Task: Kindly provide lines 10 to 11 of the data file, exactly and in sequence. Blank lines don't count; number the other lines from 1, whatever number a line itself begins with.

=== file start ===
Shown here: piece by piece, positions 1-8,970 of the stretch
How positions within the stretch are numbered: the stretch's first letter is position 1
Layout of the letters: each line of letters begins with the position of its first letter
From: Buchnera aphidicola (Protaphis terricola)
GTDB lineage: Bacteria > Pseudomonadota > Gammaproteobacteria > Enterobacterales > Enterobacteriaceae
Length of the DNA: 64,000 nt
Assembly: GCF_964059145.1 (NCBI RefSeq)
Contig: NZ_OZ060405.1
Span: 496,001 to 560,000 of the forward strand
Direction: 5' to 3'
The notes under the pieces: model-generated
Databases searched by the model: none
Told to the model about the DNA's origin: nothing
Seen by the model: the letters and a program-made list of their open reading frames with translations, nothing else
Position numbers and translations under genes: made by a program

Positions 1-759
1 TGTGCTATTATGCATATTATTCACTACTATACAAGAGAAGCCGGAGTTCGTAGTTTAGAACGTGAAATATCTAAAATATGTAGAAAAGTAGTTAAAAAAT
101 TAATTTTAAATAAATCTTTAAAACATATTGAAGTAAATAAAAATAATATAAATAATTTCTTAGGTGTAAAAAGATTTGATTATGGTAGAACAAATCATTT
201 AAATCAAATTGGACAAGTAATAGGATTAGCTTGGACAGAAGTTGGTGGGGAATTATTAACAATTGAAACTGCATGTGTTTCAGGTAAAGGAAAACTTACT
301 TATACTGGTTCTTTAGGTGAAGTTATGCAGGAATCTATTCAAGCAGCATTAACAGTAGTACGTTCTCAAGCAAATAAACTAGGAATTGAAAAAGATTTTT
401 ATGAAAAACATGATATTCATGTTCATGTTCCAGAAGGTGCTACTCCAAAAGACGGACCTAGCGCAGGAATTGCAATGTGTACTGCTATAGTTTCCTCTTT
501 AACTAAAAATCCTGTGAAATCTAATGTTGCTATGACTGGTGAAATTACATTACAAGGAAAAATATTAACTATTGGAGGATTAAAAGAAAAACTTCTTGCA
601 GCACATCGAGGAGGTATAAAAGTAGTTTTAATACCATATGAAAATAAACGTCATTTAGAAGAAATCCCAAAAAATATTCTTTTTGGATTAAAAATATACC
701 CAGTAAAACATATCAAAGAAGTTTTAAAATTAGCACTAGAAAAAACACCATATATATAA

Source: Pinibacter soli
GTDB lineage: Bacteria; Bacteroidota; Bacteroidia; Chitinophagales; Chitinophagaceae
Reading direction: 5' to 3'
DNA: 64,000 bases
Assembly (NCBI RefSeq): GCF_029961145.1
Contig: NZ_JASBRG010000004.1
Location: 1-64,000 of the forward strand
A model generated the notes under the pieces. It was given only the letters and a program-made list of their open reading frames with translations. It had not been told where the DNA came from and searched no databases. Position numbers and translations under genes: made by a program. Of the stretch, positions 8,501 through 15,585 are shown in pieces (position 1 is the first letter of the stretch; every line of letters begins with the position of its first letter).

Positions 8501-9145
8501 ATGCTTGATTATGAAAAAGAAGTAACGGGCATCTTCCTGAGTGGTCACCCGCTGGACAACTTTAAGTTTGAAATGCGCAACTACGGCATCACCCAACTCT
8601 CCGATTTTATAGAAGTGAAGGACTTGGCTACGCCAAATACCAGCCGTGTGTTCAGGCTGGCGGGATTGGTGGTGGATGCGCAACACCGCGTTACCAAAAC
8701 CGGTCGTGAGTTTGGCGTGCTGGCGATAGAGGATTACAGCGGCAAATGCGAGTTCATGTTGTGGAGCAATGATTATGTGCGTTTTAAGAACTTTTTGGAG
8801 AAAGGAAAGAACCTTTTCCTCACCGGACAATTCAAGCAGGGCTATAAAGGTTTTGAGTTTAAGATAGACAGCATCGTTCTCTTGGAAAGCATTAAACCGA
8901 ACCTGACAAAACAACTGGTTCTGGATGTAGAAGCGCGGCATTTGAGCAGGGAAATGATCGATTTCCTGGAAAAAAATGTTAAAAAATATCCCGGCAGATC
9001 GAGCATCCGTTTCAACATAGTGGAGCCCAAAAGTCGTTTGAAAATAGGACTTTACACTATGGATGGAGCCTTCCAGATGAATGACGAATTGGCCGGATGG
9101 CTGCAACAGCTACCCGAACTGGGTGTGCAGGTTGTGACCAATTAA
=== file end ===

Direction: 5' to 3'
The notes under the pieces: model-generated